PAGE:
Dawn: Pappadelle? I don’t think I have used that before.

Andrew: It is a wider and slightly thicker version of tagliatelle, basically. It also looks good in the ‘verde’ version, which is coloured with spinach.

Dawn: One to make with my pasta machine then!


Serves 2

2 tuna steaks

2 large spring onions, sliced finely

1 clove garlic, crushed or finely sliced

1 chilli, deseeded and chopped (optional)

8-10 baby plum tomatoes

100g fresh papardelle per person

Andrew: Chilli is a great option here for a winter evening.

Dawn: Ginger is also an optional ingredient for those who like a Thai taste to their cooking, with a little lime juice, too.


  • While the fish and vegetables cook, put a pan of salted water on to boil and cook pasta as per the packet instructions.
  • Fry the tuna steak in a pan in a little olive oil.
  • Turn after about 3 minutes and cook through.
  • As you turn the tuna, add the onions, garlic and chilli to the same pan, around the tuna.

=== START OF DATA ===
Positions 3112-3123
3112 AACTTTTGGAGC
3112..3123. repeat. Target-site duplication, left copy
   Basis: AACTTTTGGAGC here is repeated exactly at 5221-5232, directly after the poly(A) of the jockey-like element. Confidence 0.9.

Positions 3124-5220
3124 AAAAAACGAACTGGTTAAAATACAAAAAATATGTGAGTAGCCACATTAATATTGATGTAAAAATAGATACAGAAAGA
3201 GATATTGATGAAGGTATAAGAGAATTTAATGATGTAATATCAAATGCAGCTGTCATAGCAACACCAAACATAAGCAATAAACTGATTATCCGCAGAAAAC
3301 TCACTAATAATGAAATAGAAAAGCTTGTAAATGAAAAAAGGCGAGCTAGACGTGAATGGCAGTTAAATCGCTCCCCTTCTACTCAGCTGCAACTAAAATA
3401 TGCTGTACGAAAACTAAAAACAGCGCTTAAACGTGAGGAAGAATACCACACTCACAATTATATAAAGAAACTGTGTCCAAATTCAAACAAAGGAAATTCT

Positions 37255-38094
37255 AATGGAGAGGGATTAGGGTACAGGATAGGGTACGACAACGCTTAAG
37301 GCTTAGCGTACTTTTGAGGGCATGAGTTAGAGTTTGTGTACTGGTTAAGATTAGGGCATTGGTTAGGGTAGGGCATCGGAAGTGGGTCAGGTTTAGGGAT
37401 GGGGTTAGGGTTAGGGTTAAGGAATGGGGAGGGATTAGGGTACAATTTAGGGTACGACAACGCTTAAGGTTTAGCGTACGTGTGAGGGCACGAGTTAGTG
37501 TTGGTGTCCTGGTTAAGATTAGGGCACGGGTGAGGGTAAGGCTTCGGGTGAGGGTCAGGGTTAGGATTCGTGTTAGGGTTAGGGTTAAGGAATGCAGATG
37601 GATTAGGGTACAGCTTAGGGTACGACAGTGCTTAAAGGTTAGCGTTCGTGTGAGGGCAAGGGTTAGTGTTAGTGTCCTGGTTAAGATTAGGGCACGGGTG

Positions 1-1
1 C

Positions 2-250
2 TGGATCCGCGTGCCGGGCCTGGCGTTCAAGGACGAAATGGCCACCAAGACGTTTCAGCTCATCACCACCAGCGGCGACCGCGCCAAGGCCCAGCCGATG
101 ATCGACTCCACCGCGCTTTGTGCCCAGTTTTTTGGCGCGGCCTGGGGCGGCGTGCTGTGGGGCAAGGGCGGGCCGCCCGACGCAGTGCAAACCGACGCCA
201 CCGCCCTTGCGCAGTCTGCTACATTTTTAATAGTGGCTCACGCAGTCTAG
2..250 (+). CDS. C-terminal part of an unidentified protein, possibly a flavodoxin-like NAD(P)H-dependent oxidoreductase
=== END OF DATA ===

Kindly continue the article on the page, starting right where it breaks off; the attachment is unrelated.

• After a further 3 minutes, when the tuna is cooked, gently break it up with a fork.
  • Add the plum tomatoes, a splash of water (or if feeling a little decadent, a splash of white wine).
  • Cover and steam for a minute, allowing the tomatoes to ‘pop’.
  • Add the cooked pasta to the pan and stir gently so there is an even spread of tuna and tomatoes.
  • Serve with a green salad.

Andrew: A super supper, wouldn’t you agree, Dawn?

Dawn: I would, especially as there are so many potential variations on this too. 

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Spaghetti with Butternut Squash, Mushrooms and Broad Beans


Butternut squash is a wonderfully versatile vegetable, especially tasty if you have vegetarian friends to dinner. Here is a simple and economical supper for family or friends to enjoy.

Dawn: Mmm! Butternut squash! Last seen here being roasted at Christmas.

Andrew: Here it is steamed to soften it up, then sautéed with the other vegetables.

Dawn: Steaming is a way of preserving all the vitamins in vegetables, which are so often just boiled away.


Serves 4